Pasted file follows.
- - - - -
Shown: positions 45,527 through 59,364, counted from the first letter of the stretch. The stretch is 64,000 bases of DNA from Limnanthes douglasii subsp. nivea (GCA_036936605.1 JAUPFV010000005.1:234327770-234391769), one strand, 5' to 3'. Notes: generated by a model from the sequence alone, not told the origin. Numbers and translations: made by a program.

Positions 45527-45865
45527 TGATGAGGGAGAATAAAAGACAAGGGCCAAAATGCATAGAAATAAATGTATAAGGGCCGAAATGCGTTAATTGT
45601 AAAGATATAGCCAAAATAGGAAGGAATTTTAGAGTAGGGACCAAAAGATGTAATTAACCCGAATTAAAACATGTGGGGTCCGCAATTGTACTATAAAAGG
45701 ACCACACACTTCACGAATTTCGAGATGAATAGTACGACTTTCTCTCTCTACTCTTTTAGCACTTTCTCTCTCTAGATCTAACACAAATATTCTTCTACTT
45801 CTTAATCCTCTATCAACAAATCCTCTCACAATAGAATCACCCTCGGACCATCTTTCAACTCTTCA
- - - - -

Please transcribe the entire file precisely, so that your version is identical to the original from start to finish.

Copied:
Shown: positions 45,527 through 59,364, counted from the first letter of the stretch. The stretch is 64,000 bases of DNA from Limnanthes douglasii subsp. nivea (GCA_036936605.1 JAUPFV010000005.1:234327770-234391769), one strand, 5' to 3'. Notes: generated by a model from the sequence alone, not told the origin. Numbers and translations: made by a program.

Positions 45527-45865
45527 TGATGAGGGAGAATAAAAGACAAGGGCCAAAATGCATAGAAATAAATGTATAAGGGCCGAAATGCGTTAATTGT
45601 AAAGATATAGCCAAAATAGGAAGGAATTTTAGAGTAGGGACCAAAAGATGTAATTAACCCGAATTAAAACATGTGGGGTCCGCAATTGTACTATAAAAGG
45701 ACCACACACTTCACGAATTTCGAGATGAATAGTACGACTTTCTCTCTCTACTCTTTTAGCACTTTCTCTCTCTAGATCTAACACAAATATTCTTCTACTT
45801 CTTAATCCTCTATCAACAAATCCTCTCACAATAGAATCACCCTCGGACCATCTTTCAACTCTTCA